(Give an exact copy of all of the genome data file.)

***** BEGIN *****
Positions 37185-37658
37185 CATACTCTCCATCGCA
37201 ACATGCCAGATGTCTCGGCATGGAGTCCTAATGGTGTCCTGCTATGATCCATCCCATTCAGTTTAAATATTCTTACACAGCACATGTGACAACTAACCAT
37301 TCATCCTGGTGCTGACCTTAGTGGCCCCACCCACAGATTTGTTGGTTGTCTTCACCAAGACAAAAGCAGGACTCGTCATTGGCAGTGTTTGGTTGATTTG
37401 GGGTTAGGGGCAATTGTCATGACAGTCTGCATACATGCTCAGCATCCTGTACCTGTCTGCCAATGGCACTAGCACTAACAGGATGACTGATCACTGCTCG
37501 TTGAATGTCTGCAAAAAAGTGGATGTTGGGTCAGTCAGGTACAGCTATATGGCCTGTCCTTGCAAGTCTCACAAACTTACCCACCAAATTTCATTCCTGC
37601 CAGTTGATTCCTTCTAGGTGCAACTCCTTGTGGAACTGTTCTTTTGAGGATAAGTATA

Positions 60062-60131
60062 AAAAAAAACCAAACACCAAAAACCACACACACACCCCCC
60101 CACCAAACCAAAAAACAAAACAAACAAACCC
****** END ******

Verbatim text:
Positions 37185-37658
37185 CATACTCTCCATCGCA
37201 ACATGCCAGATGTCTCGGCATGGAGTCCTAATGGTGTCCTGCTATGATCCATCCCATTCAGTTTAAATATTCTTACACAGCACATGTGACAACTAACCAT
37301 TCATCCTGGTGCTGACCTTAGTGGCCCCACCCACAGATTTGTTGGTTGTCTTCACCAAGACAAAAGCAGGACTCGTCATTGGCAGTGTTTGGTTGATTTG
37401 GGGTTAGGGGCAATTGTCATGACAGTCTGCATACATGCTCAGCATCCTGTACCTGTCTGCCAATGGCACTAGCACTAACAGGATGACTGATCACTGCTCG
37501 TTGAATGTCTGCAAAAAAGTGGATGTTGGGTCAGTCAGGTACAGCTATATGGCCTGTCCTTGCAAGTCTCACAAACTTACCCACCAAATTTCATTCCTGC
37601 CAGTTGATTCCTTCTAGGTGCAACTCCTTGTGGAACTGTTCTTTTGAGGATAAGTATA

Positions 60062-60131
60062 AAAAAAAACCAAACACCAAAAACCACACACACACCCCCC
60101 CACCAAACCAAAAAACAAAACAAACAAACCC